Law Office of Sharon C. Stodghill

Call Us Today

713-464-6412

Should an irrevocable trust be part of your estate plan?

Estate planning is more than just having a will. In order to have an estate plan that actually protects your interests and keeps your beneficiaries from unnecessary harm, you would be wise to consider the benefits of a trust. There are many different types of trusts, but by having one in place, you may be able meet a specific goal or objective, such as caring for a Texas loved one after you pass.

A trust allows you to set money or assets aside for a specific person or cause, but choosing the right option is not always easy. One specific type of trust you may consider is an irrevocable trust. This option allows you to shield your trust from creditors and offers certain benefits that may not be available with other trust options.

The details of this type of trust

Some trusts are revocable. This means that you can go in at any time and change the details of the trust, such as the trustee or beneficiaries. Like the name suggests, an irrevocable trust is not one that you will be able to change once it is in place. Consider the following about this option:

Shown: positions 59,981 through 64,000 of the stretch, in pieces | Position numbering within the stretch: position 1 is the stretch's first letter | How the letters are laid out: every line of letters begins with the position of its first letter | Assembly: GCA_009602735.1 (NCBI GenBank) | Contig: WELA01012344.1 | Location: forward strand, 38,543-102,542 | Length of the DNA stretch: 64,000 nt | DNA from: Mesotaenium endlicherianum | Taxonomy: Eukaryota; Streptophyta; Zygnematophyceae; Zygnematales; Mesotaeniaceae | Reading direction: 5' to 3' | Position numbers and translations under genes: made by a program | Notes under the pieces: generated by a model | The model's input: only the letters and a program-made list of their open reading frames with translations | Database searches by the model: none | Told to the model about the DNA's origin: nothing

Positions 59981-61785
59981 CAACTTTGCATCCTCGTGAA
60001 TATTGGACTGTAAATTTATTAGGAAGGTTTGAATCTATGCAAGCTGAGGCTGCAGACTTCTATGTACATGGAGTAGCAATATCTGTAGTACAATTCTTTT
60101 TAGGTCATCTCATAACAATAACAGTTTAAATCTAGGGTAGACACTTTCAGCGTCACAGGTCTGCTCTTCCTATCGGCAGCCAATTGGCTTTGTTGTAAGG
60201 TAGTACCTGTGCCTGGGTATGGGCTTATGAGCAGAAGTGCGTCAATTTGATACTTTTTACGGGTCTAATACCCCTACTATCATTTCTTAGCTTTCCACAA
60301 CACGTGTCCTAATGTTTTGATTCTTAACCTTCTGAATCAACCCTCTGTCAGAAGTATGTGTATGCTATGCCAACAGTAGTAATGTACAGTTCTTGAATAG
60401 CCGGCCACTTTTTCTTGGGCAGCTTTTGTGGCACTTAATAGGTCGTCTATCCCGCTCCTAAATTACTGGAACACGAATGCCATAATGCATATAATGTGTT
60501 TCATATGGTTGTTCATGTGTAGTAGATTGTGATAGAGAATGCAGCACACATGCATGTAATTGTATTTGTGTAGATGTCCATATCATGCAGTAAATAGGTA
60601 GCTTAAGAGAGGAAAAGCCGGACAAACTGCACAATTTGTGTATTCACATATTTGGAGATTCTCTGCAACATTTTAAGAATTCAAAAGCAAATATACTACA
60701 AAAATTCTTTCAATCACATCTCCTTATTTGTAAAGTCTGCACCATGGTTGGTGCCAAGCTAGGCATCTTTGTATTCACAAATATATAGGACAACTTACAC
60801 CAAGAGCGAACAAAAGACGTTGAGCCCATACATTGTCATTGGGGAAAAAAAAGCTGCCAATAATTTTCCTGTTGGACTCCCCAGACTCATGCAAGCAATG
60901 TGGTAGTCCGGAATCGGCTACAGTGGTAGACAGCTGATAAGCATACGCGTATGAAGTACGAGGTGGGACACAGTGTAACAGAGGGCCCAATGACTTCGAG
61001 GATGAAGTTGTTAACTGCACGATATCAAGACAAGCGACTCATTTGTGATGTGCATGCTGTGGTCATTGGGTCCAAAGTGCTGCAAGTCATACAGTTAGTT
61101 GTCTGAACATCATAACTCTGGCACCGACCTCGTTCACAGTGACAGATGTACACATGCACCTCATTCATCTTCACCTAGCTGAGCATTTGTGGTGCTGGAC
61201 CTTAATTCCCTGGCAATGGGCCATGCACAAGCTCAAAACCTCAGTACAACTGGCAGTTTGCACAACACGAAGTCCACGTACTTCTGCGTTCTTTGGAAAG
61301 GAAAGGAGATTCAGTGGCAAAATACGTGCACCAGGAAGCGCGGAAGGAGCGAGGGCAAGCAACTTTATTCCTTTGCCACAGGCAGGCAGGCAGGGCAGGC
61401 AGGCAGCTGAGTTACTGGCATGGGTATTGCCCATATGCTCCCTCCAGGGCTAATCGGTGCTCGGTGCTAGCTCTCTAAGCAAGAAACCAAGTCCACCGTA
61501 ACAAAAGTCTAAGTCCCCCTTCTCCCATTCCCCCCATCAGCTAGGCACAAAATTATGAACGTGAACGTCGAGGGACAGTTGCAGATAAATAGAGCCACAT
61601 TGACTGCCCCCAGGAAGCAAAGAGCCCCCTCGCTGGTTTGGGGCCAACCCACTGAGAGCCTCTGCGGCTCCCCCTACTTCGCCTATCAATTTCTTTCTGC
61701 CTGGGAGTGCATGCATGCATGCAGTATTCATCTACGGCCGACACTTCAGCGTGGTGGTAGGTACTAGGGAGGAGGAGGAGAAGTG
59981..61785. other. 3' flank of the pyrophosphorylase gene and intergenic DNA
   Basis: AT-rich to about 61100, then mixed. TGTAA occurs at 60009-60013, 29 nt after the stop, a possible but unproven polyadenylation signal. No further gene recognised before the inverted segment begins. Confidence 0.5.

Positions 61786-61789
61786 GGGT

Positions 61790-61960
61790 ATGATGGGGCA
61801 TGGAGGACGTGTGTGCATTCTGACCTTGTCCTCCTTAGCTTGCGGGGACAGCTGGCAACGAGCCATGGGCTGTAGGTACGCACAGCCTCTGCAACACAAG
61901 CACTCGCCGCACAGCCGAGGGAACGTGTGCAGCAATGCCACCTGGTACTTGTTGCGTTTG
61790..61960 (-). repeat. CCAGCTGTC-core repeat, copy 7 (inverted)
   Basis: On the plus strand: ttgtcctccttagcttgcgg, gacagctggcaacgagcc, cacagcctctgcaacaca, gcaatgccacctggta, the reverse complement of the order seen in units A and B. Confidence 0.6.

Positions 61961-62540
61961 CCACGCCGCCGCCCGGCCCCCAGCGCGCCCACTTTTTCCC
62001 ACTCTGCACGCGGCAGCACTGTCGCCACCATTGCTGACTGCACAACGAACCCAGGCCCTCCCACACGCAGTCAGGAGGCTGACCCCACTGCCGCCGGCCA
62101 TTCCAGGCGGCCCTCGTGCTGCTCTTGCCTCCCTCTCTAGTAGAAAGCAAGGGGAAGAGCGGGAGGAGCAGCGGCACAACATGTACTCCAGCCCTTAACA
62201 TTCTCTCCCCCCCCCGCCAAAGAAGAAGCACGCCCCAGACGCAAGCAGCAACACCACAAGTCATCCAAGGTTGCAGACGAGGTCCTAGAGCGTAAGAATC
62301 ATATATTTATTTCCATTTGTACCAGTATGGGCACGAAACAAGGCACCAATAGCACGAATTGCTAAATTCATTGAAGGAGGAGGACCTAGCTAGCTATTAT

• The irrevocable trust is unalterable and is not eligible for modification once completed.
  • By setting assets and money aside in an irrevocable trust, you will relinquish control over them.
  • While you may not have control over the property in the trust, you can change certain details, such as a beneficiary if you retain that right in the trust document.
  • There are certain tax benefits only available with an irrevocable trust.
  • Assets and money in an irrevocable trust would not affect a beneficiary's eligibility for certain government benefits, such as Medicare.
  • An irrevocable trust can help lower the estate taxes of your estate.

This option will only be beneficial in certain circumstances. If you believe that you could benefit from the types of protection that an irrevocable trust can provide, you may want to include this as part of your estate plan.

A complete estate plan

For you, a complete estate plan could involve more than drafting or updating a will. It is possible that a trust is the right choice for your individual situation, one that can provide you with peace or mind and provide your beneficiaries with a measure of security regarding the future.

Estate planning can be a complex process, but you can learn more about the right steps for you by seeking a complete evaluation of your situation.

No Comments

Leave a comment
Comment Information